Allan Zeman explains why Hong Kong is really home
The chairman of some of Hong Kong’s most famous entertainment centres talks about
becoming a naturalised Chinese businessman
The obvious question you have to ask Allan Zeman, chairman of Lan
Kwai Fong Group, as well as Ocean Park, is: What made you decide to give up your
Canadian passport and become a naturalised Chinese citizen in September?
"I woke up one day and thought to myself, this is really
home," says Zeman, "I sit on all the boards here, and do business
here. But I have no idea, really, what goes on in Canada. I couldn't
even tell you whose government it is. This is my home. I just woke up and thought:
I feel very, very local."
But, he admits, he had no idea he would have to give up his Canadian
passport because China doesn't allow dual-nationality. He also wants
to make it clear that he didn't get special help from his friend Hong Kong Chief
Executive Donald Tsang, or send an assistant to stand in lines for him.
"I just went down to the immigration department and queued up
like everyone else and asked what I had to do. That said, I have to admit
that the officials and all the workers there recognised me, and
immediately became excited, saying: 'The chairman of Lan Kwai Fong and
Ocean Park is becoming one of us.'"
It took about seven months for the paperwork to be processed back in
Canada for Zeman to officially give up his dark blue passport.
"At that point, I have to admit it was very, very strange. I was a
non-entity. I had no country."
He took his letter from the Canadian government to Hong Kong
immigration, and then had to process the application for his home
return permit, which he filed for at China Travel Services. "There I
was in my Armani suit, standing in line with mainlanders holding
newborn babies, and I stood there with them waiting for my 'return to
China' card. It was a bit surreal."
But his paperwork was approved, without a hitch, and last September he
got his three star Hong Kong identity card after living in the territory
for more than 38 years. The next surprise, though, was that Zeman forgot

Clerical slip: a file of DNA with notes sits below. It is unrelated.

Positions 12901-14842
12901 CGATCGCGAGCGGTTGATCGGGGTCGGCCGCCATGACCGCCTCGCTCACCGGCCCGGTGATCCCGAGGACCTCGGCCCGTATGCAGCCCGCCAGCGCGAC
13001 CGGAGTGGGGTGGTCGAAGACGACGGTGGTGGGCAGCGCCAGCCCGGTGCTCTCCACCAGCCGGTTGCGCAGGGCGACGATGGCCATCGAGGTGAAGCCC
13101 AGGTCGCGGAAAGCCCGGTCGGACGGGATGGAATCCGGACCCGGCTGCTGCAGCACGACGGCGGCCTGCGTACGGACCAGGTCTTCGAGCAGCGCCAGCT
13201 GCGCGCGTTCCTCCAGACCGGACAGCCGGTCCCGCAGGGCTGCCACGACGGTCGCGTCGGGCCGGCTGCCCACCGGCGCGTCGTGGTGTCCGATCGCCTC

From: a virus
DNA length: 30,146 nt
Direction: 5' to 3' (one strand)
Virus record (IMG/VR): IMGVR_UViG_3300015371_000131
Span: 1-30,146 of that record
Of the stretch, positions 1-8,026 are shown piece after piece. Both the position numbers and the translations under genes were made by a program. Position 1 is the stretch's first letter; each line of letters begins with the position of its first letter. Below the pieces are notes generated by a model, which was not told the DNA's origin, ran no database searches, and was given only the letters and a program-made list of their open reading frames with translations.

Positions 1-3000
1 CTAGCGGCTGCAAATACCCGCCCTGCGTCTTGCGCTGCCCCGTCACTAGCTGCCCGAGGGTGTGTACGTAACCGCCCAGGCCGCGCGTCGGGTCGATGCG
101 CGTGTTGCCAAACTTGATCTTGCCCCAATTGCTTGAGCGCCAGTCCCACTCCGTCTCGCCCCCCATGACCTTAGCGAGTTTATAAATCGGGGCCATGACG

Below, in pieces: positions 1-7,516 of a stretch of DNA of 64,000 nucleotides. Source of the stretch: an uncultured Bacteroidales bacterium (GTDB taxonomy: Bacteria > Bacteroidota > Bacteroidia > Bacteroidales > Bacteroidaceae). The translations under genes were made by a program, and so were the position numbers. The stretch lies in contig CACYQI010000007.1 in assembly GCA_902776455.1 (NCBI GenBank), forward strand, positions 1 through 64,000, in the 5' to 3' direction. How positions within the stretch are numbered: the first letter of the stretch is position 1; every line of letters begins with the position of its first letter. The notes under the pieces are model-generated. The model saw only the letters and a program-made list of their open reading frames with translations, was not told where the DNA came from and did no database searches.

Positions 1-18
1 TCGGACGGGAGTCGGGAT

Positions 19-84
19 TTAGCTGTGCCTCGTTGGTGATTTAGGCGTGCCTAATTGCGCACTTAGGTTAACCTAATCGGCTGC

that to fly to the US (as a member of the board of directors for Wynn
resorts, Zeman needs to make annual trips to Las Vegas), he now needs
a visa. So this time he traipsed down to the US Embassy, and stood in
line. He said the official who approved his visa also told him that he "approved
of Lan Kwai Fong".
Confusing others is now a pastime. He says that just about every time he
goes to the mainland these days, immigration officials protest:
"No, no, no, you're on the wrong line" when they see him queuing with
the Chinese. And they look "totally bewildered" when they see his
identity card. To the US official who said, "But you don't look
Chinese..." he answered: "It's a genetic problem".
Jokes aside, Zeman says: "I feel really very good about it. I
really feel now that I belong. My nationality is Chinese. Psychologically I feel
like I'm a real Hong Konger now. I'm not an expat."
Mr Lan Kwai Fong
In 1983, Zeman opened California Restaurant in Lan Kwai Fong, which has since
become an infamous narrow street known for partying in Central, Hong Kong.
A year later he bought the entire block. He now owns roughly 65% of the district's
properties and as chairman of Lan Kwai Fong Concepts controls more than
a dozen restaurants.
Five years ago, then-Chief Executive of Hong Kong, Tung Chee-hwa, asked
Zeman to become the chairman of Ocean Park and fight the war against
the mighty mouse residing at the then newly built Hong Kong Disneyland.
At first the odds were against Zeman as the not-for-profit park was deemed
by many as tired and run as if it wasn't meant to make money. He brought a
business sense to the park and won local support from Hong Kongers who grew
up on the now 29-year-old park as well as curious mainlanders. It now
lures more than 4 million visitors each year, about on par with
Disneyland. And under Zeman's watch, it is undergoing a $715 million
redevelopment that includes doubling the number of rides and creating
additional sealife and mammal attractions by 2012.
Zeman is also involved in the proposed arts and cultural district in
West Kowloon, which will cost a consortium of developers roughly HK$22
billion ($2.8 billion) to develop 15 buildings.
He describes his work in Hong Kong as: "like having three kids.
Each one requires different attention. Basically, Lan Kwai Fong is a
maturing adult. Ocean Park is a growing kid -- going through a transformation
and in the next five years we're going to have a tremendous park, or adult,
if you will -- and West Kowloon is like having a newborn baby. It requires
a lot of time."
When asked which is more difficult -- building up a private business or
using public funding, he quickly answers: "Public money is much
more difficult than private money. If you lose your own money, all it was,
was your own money and you took a chance, but with public money you're
scrutinised by everyone."
And of course, right now, Lan Kwai Fong isn't performing at its most
stellar -- he said in April that it was down 5% to 10%, but he
noted that Sars was much worse. This downturn, for Lan Kwai Fong, is
more comparable to the Asian financial crisis. As for the current downturn he
says: "We're just starting to feel the effects of the slowdown, and a
lot of it is just a confidence factor."
Indeed, he sees opportunities. He still thinks the property market has
another 20% to 25% to fall but that there are buying opportunities
appearing. Zeman is in the process of buying a shopping mall in Chengdu
near the Shangri-La hotel and by the water -- he's going to develop it into
an entertainment area. And you guessed it: he's going to call it Lan
This story was initially published in the May issue of FinanceAsia